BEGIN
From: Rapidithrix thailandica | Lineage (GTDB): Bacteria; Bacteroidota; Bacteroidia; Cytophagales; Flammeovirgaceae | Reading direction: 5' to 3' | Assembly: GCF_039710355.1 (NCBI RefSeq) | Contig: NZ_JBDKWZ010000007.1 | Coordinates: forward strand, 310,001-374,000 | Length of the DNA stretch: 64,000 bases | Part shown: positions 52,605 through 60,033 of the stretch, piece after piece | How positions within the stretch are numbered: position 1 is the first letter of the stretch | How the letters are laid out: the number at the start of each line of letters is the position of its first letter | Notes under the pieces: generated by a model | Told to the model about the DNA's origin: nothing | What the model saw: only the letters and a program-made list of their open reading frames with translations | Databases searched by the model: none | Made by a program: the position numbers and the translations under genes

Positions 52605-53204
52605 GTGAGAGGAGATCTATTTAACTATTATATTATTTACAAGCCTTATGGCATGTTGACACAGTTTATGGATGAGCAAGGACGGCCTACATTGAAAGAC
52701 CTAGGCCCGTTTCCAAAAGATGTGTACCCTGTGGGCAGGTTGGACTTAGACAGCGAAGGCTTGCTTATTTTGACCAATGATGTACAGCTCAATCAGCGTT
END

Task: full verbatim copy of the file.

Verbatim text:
From: Rapidithrix thailandica | Lineage (GTDB): Bacteria; Bacteroidota; Bacteroidia; Cytophagales; Flammeovirgaceae | Reading direction: 5' to 3' | Assembly: GCF_039710355.1 (NCBI RefSeq) | Contig: NZ_JBDKWZ010000007.1 | Coordinates: forward strand, 310,001-374,000 | Length of the DNA stretch: 64,000 bases | Part shown: positions 52,605 through 60,033 of the stretch, piece after piece | How positions within the stretch are numbered: position 1 is the first letter of the stretch | How the letters are laid out: the number at the start of each line of letters is the position of its first letter | Notes under the pieces: generated by a model | Told to the model about the DNA's origin: nothing | What the model saw: only the letters and a program-made list of their open reading frames with translations | Databases searched by the model: none | Made by a program: the position numbers and the translations under genes

Positions 52605-53204
52605 GTGAGAGGAGATCTATTTAACTATTATATTATTTACAAGCCTTATGGCATGTTGACACAGTTTATGGATGAGCAAGGACGGCCTACATTGAAAGAC
52701 CTAGGCCCGTTTCCAAAAGATGTGTACCCTGTGGGCAGGTTGGACTTAGACAGCGAAGGCTTGCTTATTTTGACCAATGATGTACAGCTCAATCAGCGTT